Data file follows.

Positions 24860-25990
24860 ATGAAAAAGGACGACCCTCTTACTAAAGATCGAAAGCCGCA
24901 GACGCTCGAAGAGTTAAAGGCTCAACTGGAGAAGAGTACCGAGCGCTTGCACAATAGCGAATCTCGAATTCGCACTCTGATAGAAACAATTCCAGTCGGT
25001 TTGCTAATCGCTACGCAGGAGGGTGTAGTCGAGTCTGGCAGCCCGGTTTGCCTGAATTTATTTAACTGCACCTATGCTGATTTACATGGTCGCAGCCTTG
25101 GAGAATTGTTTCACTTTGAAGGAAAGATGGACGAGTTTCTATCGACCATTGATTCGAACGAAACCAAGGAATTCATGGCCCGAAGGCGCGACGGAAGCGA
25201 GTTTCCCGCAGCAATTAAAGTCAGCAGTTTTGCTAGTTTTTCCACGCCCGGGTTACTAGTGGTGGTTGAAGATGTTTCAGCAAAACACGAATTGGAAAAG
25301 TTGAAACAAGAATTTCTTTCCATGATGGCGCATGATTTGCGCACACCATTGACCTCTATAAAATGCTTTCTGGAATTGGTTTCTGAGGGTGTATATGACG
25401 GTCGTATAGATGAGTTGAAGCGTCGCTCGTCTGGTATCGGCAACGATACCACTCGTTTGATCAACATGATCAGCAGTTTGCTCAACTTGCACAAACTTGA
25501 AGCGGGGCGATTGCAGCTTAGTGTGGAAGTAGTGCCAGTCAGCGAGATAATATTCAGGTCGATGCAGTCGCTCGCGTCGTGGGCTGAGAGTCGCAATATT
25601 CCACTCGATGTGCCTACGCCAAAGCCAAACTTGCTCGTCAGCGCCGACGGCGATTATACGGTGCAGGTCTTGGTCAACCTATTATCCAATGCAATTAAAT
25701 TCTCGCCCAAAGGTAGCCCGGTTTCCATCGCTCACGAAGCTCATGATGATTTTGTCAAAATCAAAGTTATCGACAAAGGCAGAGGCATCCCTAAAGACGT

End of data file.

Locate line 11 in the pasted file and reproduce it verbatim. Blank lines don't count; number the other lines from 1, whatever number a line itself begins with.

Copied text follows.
25701 TCTCGCCCAAAGGTAGCCCGGTTTCCATCGCTCACGAAGCTCATGATGATTTTGTCAAAATCAAAGTTATCGACAAAGGCAGAGGCATCCCTAAAGACGT